Bloomberg the Company & Products

Bloomberg Anywhere Login

Bloomberg

Connecting decision makers to a dynamic network of information, people and ideas, Bloomberg quickly and accurately delivers business and financial information, news and insight around the world.

Company

Financial Products

Enterprise Products

Media

Customer Support

  • Americas

    +1 212 318 2000

  • Europe, Middle East, & Africa

    +44 20 7330 7500

  • Asia Pacific

    +65 6212 1000

Communications

Industry Products

Media Services

Follow Us

U.K.’s Liberal Democrats Urge Windfall Tax on Nuclear Plants

Sept. 20 (Bloomberg) -- The U.K. should introduce a windfall tax on existing nuclear power stations to claw back additional profits, the Liberal Democrat party said.

The party, the junior partner in David Cameron’s coalition government, passed a motion today at its annual conference in Birmingham, central England, calling for the money raised to be used to help Britain’s 5 million “fuel-poor” households.

Electricite de France SA, Britain’s largest generator with eight nuclear plants, may earn as much as 154 million pounds ($242 million) of “extra profit” as a result of a tax on carbon-dioxide emissions from 2013, Citigroup Inc. said March 25. The Treasury imposed the tax of 4.94 pounds per metric ton of emissions from fossil-fueled power stations in its budget this year. That’s had the effect of raising the price EDF can get for all the power it produces.

The so-called carbon price floor “is a great, great plan but it has one flaw, not only does it help emerging renewables, what it also does is give a lift up to old nuclear,” Liberal Democrat lawmaker Robin Teverson told delegates. “It’s wrong, it’s immoral, it’s not ethical” to use additional charges on household bills “to give new profits to old nuclear for no extra effort.”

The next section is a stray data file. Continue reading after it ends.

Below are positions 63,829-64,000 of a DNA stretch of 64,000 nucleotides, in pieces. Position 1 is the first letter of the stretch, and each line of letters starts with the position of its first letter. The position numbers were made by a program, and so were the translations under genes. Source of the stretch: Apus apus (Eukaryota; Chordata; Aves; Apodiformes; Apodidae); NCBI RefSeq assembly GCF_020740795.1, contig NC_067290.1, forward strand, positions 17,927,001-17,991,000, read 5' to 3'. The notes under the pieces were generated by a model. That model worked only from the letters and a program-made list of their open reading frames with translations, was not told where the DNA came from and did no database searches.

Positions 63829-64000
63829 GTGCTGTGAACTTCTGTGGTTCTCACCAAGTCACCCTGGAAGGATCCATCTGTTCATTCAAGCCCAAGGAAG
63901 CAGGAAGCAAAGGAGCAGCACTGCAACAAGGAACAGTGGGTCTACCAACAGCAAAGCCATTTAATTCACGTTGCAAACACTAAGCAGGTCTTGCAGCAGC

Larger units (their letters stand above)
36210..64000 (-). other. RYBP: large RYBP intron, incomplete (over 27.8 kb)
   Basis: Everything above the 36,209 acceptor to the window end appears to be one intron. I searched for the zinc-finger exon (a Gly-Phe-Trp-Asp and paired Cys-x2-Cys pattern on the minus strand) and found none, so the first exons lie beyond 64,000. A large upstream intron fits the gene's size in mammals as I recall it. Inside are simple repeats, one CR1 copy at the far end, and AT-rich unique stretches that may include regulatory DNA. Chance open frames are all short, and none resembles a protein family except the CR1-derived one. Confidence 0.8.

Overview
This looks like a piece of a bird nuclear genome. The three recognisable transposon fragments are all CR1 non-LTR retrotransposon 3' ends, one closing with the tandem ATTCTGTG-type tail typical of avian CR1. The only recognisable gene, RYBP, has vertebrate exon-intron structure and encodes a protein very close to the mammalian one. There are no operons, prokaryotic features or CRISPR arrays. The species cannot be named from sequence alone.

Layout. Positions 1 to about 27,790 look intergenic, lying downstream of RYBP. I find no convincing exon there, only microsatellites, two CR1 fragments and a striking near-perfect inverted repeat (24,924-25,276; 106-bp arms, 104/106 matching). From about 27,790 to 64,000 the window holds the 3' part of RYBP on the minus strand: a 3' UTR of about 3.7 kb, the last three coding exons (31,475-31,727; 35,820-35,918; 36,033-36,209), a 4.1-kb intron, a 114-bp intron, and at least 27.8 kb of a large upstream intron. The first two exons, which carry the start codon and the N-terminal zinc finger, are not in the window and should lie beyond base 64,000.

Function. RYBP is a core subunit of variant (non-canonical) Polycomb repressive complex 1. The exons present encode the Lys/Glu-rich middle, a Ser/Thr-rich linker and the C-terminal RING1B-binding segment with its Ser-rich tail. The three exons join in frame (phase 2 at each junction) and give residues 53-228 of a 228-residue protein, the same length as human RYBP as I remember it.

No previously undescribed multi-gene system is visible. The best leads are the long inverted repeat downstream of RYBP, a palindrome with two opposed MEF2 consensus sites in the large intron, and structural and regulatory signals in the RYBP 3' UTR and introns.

The motion, which is not binding on Energy Secretary Chris Huhne, a Liberal Democrat, calls on the government to “introduce a windfall tax on operators of existing nuclear power stations, recovering through taxation the profits they make solely as a result of the introduction of the carbon price floor from April 2013.”

‘Crucial price’

“When it takes effect, the carbon floor will reward operation of and investment in all low carbon options,” Sue Fletcher, an EDF spokeswoman based in East Kilbride, Scotland said by e-mail. That includes renewable energy, efficient gas-fed power stations and nuclear, she said. “Getting the carbon price right is crucial for achieving the low carbon energy generation that the Government wants.”

EDF has plans to build four new reactors in Britain with its first at Hinkley Point in southwest England coming online by 2018. Other companies considering building nuclear power stations in the U.K. include RWE AG and EON AG, as well as Iberdrola SA and Scottish & Southern Energy Plc. Britain can currently get about 20 percent of its power from its 10 nuclear stations, five of which are due to shut over the next decade.

The Liberal Democrats’ motion says “the proceeds of the tax should ‘‘be used to help consumers, especially those in low-income households, adapt to higher energy prices, for example through investments in improving energy efficiency.’’

Britain’s third-biggest political party opposed nuclear power in its manifesto for last year’s election, after which it entered government with the Conservatives. The two parties agreed that Liberal Democrat lawmakers could abstain on votes on nuclear energy while the government worked to encourage it. In office, Huhne has supported efforts to build new atomic stations.

To contact the reporters on this story: Thomas Penny in Birmingham at tpenny@bloomberg.net; Catherine Airlie in London at cairlie@bloomberg.net

To contact the editor responsible for this story: James Hertling at jhertling@bloomberg.net; Will Kennedy at wkennedy3@bloomberg.net

Please upgrade your Browser

Your browser is out-of-date. Please download one of these excellent browsers:

Chrome, Firefox, Safari, Opera or Internet Explorer.